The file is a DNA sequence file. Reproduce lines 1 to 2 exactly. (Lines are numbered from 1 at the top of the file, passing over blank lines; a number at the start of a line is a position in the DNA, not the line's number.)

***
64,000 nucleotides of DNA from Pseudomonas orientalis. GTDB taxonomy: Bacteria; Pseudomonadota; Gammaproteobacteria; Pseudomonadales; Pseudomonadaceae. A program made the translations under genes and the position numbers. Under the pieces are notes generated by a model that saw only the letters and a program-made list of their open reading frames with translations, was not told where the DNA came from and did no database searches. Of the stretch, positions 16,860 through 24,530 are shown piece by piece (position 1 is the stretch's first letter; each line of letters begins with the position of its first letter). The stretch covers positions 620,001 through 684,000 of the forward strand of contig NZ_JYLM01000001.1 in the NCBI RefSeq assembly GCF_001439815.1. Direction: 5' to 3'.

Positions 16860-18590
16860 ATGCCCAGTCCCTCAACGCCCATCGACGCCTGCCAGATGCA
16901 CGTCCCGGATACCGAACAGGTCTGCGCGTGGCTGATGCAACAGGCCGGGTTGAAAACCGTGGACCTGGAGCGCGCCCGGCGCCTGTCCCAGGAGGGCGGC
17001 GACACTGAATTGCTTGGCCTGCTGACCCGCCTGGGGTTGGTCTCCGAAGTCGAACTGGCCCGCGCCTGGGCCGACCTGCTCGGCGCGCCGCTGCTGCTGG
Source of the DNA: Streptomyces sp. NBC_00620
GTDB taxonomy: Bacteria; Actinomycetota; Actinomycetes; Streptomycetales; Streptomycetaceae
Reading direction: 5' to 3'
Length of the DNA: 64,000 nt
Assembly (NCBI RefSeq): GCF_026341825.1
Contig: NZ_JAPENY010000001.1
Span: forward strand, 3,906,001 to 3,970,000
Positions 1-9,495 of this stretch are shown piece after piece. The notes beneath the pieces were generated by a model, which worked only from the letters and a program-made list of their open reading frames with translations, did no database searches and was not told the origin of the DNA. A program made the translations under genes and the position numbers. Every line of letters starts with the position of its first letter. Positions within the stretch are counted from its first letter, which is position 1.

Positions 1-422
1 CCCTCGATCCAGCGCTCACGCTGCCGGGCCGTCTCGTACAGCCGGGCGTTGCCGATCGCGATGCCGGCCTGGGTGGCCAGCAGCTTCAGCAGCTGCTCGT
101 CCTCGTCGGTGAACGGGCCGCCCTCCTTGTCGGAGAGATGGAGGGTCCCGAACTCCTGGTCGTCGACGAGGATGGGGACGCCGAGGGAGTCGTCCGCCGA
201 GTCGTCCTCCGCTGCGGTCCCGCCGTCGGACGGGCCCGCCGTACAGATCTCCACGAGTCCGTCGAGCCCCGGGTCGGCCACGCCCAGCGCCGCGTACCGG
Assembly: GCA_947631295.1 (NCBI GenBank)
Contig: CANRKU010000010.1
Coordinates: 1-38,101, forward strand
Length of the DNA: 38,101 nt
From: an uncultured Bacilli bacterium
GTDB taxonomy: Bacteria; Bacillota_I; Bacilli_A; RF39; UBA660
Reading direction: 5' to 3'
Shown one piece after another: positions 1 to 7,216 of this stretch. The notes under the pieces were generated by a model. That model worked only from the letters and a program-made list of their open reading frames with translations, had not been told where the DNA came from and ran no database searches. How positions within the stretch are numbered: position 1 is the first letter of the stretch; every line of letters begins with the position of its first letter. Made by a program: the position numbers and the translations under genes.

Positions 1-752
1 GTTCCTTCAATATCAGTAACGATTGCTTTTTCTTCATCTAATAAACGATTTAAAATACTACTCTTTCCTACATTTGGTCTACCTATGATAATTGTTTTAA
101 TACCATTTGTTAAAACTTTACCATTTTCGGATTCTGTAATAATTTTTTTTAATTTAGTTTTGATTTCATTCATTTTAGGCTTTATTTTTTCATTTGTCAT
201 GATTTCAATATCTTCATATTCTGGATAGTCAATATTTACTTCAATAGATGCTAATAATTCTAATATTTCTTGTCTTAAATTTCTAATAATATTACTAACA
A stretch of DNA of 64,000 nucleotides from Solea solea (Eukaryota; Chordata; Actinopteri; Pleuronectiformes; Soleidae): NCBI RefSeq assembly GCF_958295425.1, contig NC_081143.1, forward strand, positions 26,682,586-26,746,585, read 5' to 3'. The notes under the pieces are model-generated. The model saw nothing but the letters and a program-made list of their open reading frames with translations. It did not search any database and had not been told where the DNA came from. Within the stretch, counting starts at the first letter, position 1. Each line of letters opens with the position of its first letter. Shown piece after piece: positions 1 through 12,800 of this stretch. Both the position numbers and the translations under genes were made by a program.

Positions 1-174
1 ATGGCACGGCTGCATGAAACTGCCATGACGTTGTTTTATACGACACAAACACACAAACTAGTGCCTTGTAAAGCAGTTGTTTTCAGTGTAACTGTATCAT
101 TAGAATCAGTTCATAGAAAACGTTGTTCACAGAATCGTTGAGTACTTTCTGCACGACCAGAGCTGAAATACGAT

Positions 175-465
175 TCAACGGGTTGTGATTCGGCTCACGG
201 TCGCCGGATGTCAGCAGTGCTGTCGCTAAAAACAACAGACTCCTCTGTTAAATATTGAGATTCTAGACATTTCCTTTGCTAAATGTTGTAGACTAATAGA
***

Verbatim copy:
64,000 nucleotides of DNA from Pseudomonas orientalis. GTDB taxonomy: Bacteria; Pseudomonadota; Gammaproteobacteria; Pseudomonadales; Pseudomonadaceae. A program made the translations under genes and the position numbers. Under the pieces are notes generated by a model that saw only the letters and a program-made list of their open reading frames with translations, was not told where the DNA came from and did no database searches. Of the stretch, positions 16,860 through 24,530 are shown piece by piece (position 1 is the stretch's first letter; each line of letters begins with the position of its first letter). The stretch covers positions 620,001 through 684,000 of the forward strand of contig NZ_JYLM01000001.1 in the NCBI RefSeq assembly GCF_001439815.1. Direction: 5' to 3'.

Positions 16860-18590